Information that convicted American spy for Israel Jonathan Pollard provided to Israel 30 years ago is still classified as “top secret” and “secret” and its disclosure could harm U.S. national security, the U.S. director of national intelligence said.
James Clapper wrote in a February letter to the U.S. Parole Commission that the intelligence Pollard gathered in the 1980s while working as a civilian analyst for the U.S. Navy was sensitive enough to justify severe restrictions on his movement and online activity, which are part of his parole restrictions.
The letter was included in several exhibits provided last week to the U.S. District Court in the Southern District of New York in Manhattan by Pollard’s attorneys as they attempt to have the restrictions on Pollard’s parole loosened. Pollard’s attorneys sent copies of the exhibits to JTA.
Pollard was released from jail in November on mandatory parole after 30 years, during which time he reportedly was a model prisoner.
The restrictive conditions for Pollard’s five-year parole include wearing an electronic ankle bracelet with GPS tracking and surveillance of his and any employer’s computers. He also is confined to his New York home between 7 p.m. and 7 a.m. — a condition, Pollard’s attorneys argue, has precluded him from holding a job.
He also is not permitted to join his wife, Esther, who he married while he was in prison, in Israel. The parole board justified the GPS monitoring, saying Pollard was a flight risk, by citing a letter written by New York Reps. Jerrold Nadler and Eliot Engel, both Democrats, to U.S. Attorney General Loretta Lynch in November in which they ask that Pollard be permitted to move to Israel following his release from prison. The letter is provided as an exhibit.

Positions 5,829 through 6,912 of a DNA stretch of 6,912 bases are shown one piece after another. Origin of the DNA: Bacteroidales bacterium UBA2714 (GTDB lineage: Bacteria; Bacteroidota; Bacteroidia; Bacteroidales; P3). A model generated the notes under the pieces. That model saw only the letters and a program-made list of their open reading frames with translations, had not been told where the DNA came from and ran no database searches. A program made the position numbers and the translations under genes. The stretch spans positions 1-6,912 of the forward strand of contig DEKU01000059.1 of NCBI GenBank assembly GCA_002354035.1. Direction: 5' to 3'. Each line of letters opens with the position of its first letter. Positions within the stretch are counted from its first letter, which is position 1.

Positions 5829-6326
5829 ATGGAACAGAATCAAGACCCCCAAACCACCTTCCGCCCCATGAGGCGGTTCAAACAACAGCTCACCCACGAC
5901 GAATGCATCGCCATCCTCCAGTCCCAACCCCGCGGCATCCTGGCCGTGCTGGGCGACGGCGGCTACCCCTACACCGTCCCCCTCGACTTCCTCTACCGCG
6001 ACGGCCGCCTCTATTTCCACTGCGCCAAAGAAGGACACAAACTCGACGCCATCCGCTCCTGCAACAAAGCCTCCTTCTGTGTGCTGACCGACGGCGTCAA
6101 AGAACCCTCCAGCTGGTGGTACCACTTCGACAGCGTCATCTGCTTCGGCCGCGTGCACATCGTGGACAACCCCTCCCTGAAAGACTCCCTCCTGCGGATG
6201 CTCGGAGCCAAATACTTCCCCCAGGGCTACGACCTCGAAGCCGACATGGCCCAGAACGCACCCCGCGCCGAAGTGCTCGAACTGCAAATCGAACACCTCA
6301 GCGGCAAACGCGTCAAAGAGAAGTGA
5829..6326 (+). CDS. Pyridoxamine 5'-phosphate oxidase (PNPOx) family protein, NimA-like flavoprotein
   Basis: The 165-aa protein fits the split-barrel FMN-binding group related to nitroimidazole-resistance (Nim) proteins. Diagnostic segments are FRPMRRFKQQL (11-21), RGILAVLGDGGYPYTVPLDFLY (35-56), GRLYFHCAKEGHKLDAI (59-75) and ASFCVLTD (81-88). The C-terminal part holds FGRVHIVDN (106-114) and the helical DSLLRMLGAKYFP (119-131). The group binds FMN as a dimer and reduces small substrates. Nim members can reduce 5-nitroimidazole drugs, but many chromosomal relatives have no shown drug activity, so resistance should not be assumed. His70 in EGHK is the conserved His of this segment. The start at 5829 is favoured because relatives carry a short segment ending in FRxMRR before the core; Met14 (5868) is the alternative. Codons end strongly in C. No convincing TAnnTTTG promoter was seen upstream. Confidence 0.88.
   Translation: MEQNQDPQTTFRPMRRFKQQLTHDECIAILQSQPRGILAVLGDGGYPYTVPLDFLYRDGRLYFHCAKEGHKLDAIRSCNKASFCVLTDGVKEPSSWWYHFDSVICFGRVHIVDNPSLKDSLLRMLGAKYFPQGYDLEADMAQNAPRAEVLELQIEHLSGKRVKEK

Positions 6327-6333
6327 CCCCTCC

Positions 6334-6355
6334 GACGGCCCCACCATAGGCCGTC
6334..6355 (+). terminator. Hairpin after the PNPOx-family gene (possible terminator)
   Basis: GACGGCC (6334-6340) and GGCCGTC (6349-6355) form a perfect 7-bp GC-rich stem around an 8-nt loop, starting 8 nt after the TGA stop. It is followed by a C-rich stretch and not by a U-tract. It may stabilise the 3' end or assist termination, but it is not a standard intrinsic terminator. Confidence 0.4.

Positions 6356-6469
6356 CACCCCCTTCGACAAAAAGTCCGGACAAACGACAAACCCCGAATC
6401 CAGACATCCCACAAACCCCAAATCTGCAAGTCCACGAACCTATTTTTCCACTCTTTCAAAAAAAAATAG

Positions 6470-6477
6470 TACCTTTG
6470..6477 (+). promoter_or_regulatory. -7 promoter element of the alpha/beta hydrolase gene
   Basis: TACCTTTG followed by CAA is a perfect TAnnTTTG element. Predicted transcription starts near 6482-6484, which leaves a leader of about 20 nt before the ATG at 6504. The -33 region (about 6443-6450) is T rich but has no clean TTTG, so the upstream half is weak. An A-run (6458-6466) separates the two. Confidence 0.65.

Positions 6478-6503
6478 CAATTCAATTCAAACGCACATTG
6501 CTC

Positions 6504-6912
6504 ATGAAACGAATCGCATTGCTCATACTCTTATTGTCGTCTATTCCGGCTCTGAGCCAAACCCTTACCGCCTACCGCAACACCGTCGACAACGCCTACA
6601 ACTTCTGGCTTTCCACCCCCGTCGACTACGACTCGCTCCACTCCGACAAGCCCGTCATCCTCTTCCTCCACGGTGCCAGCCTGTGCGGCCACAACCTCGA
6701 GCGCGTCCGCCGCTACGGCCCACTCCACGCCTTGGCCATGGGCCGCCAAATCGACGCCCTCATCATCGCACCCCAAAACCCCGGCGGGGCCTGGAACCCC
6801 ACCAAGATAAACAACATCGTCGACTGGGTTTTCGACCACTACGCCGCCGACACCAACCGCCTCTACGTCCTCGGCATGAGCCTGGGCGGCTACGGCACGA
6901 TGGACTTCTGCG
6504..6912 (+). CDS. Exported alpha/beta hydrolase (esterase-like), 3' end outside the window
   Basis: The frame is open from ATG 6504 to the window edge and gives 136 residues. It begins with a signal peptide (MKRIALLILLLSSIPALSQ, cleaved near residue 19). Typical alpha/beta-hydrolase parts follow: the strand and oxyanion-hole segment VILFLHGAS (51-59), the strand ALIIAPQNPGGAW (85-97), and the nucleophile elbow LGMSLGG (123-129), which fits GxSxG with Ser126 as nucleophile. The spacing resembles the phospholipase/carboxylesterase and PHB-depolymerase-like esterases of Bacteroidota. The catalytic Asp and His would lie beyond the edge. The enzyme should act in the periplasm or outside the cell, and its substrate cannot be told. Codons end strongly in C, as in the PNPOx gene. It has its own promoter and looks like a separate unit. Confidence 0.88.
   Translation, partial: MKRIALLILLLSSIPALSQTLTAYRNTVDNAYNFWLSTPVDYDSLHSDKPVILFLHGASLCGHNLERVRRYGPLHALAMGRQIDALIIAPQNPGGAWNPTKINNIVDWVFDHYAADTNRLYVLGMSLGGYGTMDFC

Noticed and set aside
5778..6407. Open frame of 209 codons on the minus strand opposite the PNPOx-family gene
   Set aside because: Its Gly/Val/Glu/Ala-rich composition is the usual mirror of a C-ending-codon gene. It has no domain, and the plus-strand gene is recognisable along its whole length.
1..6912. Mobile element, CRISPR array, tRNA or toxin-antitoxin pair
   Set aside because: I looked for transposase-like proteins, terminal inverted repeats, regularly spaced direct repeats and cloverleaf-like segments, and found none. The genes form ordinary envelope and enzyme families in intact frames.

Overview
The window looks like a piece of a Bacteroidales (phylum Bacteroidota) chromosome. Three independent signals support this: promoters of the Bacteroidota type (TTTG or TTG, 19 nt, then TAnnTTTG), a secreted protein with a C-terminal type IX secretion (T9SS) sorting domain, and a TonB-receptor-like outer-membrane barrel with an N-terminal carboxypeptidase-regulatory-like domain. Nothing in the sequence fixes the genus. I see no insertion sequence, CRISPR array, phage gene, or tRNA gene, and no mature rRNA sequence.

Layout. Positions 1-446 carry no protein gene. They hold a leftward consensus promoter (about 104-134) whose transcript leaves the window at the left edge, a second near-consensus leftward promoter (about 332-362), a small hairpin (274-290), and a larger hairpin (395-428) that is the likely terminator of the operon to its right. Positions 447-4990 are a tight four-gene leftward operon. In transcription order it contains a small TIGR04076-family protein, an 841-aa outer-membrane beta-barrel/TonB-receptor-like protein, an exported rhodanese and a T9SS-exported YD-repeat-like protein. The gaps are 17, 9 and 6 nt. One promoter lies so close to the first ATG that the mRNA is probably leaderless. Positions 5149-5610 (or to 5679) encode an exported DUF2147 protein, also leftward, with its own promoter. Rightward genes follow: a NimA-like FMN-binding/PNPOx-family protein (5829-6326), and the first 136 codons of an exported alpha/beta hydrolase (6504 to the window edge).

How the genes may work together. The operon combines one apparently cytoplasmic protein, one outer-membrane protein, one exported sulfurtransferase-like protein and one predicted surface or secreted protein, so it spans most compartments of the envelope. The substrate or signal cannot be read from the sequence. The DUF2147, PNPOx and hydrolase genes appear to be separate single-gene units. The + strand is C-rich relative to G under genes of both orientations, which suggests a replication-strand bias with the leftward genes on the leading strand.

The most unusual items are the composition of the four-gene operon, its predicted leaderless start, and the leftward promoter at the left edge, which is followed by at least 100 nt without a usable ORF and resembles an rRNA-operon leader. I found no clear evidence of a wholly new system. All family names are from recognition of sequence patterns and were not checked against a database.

Pollard’s attorneys in a letter sent last week to the District Court asserted that Pollard has no secret information stored in his head. It also said Pollard provided thousands of pages of material to the Israeli government and did not actually read the documents, much less remember their contents 30 years later.
“(I)t is implausible to suggest that Mr. Pollard has been able to preserve any meaningful details from the thousands of documents he reviewed only cursorily 30 years ago,” the attorneys said in their filing. “Even if he still remembers some general ideas from the documents, such information has no value without the actual images, numbers, or texts themselves.”
The attorneys also said there is no relationship between Pollard’s offense and the GPS monitoring condition, and that the GPS monitor interferes with his rights to freely practice his religion, since the machine has to be plugged in during the Sabbath, which violates Orthodox Jewish practice.
The filing said there is no “realistic concern that Mr. Pollard would foolishly violate the conditions of his parole and attempt to leave the United States, either for Israel or anywhere else.”
Pollard is also restricted in his computer and Internet use, which has prevented him from accepting a job offer to become a senior analyst at a financial firm, according to his attorneys.
The court set June 13 as the date for oral arguments in the case, which Pollard’s attorneys have asked to change since it is the Jewish holiday of Shavuot.